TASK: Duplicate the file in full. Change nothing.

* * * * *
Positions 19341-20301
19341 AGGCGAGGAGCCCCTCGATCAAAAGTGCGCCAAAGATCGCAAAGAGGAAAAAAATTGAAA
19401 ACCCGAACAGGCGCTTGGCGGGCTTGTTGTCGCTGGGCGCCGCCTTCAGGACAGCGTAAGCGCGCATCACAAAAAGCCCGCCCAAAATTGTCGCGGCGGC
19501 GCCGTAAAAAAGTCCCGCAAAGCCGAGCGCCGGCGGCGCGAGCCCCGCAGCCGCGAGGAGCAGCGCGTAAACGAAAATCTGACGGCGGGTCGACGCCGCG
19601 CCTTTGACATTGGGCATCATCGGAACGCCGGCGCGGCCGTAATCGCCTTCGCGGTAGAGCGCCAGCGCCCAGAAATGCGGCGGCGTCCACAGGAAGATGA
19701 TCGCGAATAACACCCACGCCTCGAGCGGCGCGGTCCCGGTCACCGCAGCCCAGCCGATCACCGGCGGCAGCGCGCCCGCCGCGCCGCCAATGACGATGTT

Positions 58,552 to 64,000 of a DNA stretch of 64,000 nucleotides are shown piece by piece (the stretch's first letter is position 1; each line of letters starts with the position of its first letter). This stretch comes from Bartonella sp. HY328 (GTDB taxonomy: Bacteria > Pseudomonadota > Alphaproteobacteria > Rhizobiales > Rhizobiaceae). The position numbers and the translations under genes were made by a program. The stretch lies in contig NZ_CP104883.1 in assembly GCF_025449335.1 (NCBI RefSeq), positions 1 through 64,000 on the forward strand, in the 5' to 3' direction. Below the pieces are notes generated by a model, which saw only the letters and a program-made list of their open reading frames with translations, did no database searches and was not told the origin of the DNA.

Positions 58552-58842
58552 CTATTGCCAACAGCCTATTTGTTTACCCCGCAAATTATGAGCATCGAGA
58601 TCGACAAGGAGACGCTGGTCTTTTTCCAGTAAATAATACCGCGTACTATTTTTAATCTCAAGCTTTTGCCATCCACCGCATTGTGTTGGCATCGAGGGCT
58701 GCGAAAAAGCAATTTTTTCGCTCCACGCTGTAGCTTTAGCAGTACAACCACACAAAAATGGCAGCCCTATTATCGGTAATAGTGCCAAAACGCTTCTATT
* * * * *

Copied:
Positions 19341-20301
19341 AGGCGAGGAGCCCCTCGATCAAAAGTGCGCCAAAGATCGCAAAGAGGAAAAAAATTGAAA
19401 ACCCGAACAGGCGCTTGGCGGGCTTGTTGTCGCTGGGCGCCGCCTTCAGGACAGCGTAAGCGCGCATCACAAAAAGCCCGCCCAAAATTGTCGCGGCGGC
19501 GCCGTAAAAAAGTCCCGCAAAGCCGAGCGCCGGCGGCGCGAGCCCCGCAGCCGCGAGGAGCAGCGCGTAAACGAAAATCTGACGGCGGGTCGACGCCGCG
19601 CCTTTGACATTGGGCATCATCGGAACGCCGGCGCGGCCGTAATCGCCTTCGCGGTAGAGCGCCAGCGCCCAGAAATGCGGCGGCGTCCACAGGAAGATGA
19701 TCGCGAATAACACCCACGCCTCGAGCGGCGCGGTCCCGGTCACCGCAGCCCAGCCGATCACCGGCGGCAGCGCGCCCGCCGCGCCGCCAATGACGATGTT

Positions 58,552 to 64,000 of a DNA stretch of 64,000 nucleotides are shown piece by piece (the stretch's first letter is position 1; each line of letters starts with the position of its first letter). This stretch comes from Bartonella sp. HY328 (GTDB taxonomy: Bacteria > Pseudomonadota > Alphaproteobacteria > Rhizobiales > Rhizobiaceae). The position numbers and the translations under genes were made by a program. The stretch lies in contig NZ_CP104883.1 in assembly GCF_025449335.1 (NCBI RefSeq), positions 1 through 64,000 on the forward strand, in the 5' to 3' direction. Below the pieces are notes generated by a model, which saw only the letters and a program-made list of their open reading frames with translations, did no database searches and was not told the origin of the DNA.

Positions 58552-58842
58552 CTATTGCCAACAGCCTATTTGTTTACCCCGCAAATTATGAGCATCGAGA
58601 TCGACAAGGAGACGCTGGTCTTTTTCCAGTAAATAATACCGCGTACTATTTTTAATCTCAAGCTTTTGCCATCCACCGCATTGTGTTGGCATCGAGGGCT
58701 GCGAAAAAGCAATTTTTTCGCTCCACGCTGTAGCTTTAGCAGTACAACCACACAAAAATGGCAGCCCTATTATCGGTAATAGTGCCAAAACGCTTCTATT